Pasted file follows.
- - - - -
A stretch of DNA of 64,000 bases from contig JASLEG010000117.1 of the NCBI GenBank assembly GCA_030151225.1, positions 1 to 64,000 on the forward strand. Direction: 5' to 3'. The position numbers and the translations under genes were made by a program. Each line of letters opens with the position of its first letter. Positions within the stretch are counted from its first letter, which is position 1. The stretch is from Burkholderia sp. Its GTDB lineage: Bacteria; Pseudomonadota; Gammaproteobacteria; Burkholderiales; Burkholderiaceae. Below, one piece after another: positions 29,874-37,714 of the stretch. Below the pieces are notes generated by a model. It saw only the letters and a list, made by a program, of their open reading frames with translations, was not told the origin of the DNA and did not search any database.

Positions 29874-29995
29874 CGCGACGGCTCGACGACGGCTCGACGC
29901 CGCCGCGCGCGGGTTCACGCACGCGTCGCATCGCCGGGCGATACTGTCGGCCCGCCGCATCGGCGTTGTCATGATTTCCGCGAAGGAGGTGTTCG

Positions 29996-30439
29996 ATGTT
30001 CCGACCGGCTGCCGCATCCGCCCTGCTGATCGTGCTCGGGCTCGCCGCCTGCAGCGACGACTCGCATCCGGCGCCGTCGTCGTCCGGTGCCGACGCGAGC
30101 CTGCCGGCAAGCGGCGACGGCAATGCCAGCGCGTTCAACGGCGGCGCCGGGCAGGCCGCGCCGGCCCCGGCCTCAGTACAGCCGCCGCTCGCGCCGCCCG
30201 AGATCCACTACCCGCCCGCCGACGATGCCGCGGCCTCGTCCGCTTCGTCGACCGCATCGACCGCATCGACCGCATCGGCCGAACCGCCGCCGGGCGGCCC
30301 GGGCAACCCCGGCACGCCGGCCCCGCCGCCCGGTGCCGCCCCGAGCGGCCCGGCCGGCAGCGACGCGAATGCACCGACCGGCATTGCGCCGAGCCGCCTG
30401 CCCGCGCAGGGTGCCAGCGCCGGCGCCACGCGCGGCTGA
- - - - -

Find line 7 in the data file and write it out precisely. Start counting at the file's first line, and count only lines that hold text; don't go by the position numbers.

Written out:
30001 CCGACCGGCTGCCGCATCCGCCCTGCTGATCGTGCTCGGGCTCGCCGCCTGCAGCGACGACTCGCATCCGGCGCCGTCGTCGTCCGGTGCCGACGCGAGC